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May192015

Will Severs Disease Often Need To Have Surgery?

Overview


During a growth spurt, your child?s heel bone grows faster than the muscles, tendons, and ligaments in her leg. In fact, the heel is one of your child?s first body parts to reach full adult size. When the muscles and tendons can?t grow fast enough to keep up, they are stretched too tight. If your child is very active, especially if she plays a sport that involves a lot of running and jumping on hard surfaces (such as soccer, basketball, or gymnastics), it can put extra strain on her already overstretched tendons. This leads to swelling and pain at the point where the tendons attach to the growing part of her heel.


Causes


When a baby is born, most of the bones are still cartilage with only some starting to develop into bone. When the heel (calcaneus) starts to develop bone, there is generally one large area of development that starts in the center of the cartilage heel. This area of bone spreads to 'fill up' the cartilage. Another area of bone development (ossification) occurs at the back of the heel bone. These two areas of developing bone will have an area of cartilage between them, this is how the bone grows in size. At around age 16, when growth is nearly complete, these two bony areas fuse together. Sever's disease or calcaneal apophysitis is usually considered to be due to damage or a disturbance in this area of growth.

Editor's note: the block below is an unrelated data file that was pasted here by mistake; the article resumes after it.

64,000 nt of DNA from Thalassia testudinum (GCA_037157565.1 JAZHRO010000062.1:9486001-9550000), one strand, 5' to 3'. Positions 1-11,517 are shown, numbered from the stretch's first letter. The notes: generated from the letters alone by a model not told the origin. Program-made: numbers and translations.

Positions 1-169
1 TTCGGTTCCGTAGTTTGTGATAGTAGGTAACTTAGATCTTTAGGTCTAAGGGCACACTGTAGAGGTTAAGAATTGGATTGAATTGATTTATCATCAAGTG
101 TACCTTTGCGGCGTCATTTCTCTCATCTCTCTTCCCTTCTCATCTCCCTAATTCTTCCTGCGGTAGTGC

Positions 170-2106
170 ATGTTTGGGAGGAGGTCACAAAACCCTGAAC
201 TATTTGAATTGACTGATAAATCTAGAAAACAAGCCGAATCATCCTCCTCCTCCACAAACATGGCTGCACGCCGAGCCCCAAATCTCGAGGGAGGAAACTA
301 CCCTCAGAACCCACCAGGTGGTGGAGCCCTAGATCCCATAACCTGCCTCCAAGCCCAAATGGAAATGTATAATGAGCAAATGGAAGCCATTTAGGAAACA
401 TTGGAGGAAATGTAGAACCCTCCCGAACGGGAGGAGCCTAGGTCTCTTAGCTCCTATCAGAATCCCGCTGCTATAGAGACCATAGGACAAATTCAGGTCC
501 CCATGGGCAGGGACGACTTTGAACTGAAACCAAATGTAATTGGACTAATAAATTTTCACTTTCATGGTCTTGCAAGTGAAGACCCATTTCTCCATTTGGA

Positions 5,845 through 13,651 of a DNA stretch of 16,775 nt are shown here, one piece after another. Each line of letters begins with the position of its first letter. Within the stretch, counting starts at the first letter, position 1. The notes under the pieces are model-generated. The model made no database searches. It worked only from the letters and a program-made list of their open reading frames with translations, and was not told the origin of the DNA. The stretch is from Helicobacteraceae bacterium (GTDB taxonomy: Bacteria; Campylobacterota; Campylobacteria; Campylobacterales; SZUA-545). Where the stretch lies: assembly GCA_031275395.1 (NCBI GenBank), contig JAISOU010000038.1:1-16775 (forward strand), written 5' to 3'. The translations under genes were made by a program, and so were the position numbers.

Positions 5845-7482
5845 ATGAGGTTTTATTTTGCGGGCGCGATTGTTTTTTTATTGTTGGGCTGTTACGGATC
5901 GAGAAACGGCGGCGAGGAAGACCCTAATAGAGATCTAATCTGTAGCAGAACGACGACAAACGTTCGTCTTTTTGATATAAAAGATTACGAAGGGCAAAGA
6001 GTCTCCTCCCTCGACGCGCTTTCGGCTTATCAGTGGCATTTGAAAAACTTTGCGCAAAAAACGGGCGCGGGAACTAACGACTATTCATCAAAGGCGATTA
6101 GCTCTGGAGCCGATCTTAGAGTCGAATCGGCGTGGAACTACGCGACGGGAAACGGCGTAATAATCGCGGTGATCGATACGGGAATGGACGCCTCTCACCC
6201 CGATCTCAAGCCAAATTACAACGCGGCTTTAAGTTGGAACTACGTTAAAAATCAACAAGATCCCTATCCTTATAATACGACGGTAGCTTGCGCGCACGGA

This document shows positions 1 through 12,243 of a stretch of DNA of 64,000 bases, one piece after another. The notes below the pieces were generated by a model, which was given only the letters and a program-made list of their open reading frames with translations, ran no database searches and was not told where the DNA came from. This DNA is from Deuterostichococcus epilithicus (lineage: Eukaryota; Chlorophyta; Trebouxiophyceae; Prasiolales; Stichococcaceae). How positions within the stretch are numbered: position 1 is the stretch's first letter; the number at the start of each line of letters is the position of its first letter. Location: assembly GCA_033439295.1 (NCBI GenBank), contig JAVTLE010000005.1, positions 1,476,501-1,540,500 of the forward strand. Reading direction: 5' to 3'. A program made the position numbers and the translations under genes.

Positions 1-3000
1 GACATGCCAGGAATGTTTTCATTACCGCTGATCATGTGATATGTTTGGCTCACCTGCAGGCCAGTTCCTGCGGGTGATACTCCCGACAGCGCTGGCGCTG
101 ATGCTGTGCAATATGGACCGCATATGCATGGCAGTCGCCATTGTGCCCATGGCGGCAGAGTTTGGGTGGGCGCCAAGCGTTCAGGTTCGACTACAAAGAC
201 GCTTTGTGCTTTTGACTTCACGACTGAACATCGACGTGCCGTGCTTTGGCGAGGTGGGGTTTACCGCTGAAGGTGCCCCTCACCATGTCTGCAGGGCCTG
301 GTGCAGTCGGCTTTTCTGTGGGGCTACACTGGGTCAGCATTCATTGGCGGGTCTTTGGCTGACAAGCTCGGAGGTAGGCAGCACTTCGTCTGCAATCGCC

Symptoms


Chief complaint is heel pain which increases pain during running and jumping activities. Pain is localized to the very posterior aspect of the heel. Pain is elicited only with weightbearing. Mild involvement is present if pain is brought on only with running during sports. The symptoms can be severe, with pain (and possibly limp) with activities of daily living (ie walking).


Diagnosis


The doctor may order an x-ray because x-rays can confirm how mature the growth center is and if there are other sources of heel pain, such as a stress fracture or bone cyst. However, x-rays are not necessary to diagnose Sever?s disease, and it is not possible to make the diagnosis based on the x-ray alone.


Non Surgical Treatment


The primary method of treating Sever?s disease is taking time off from sports and other physical activities to alleviate the pressure on the heel bone. During the healing period, your child?s doctor may also recommend physical therapy or any type of exercise that involves stretching and strengthen leg muscles and tendons. Wrapping ice in a towel and placing it under the child?s heel will also help to alleviate and reduce pain and swelling.

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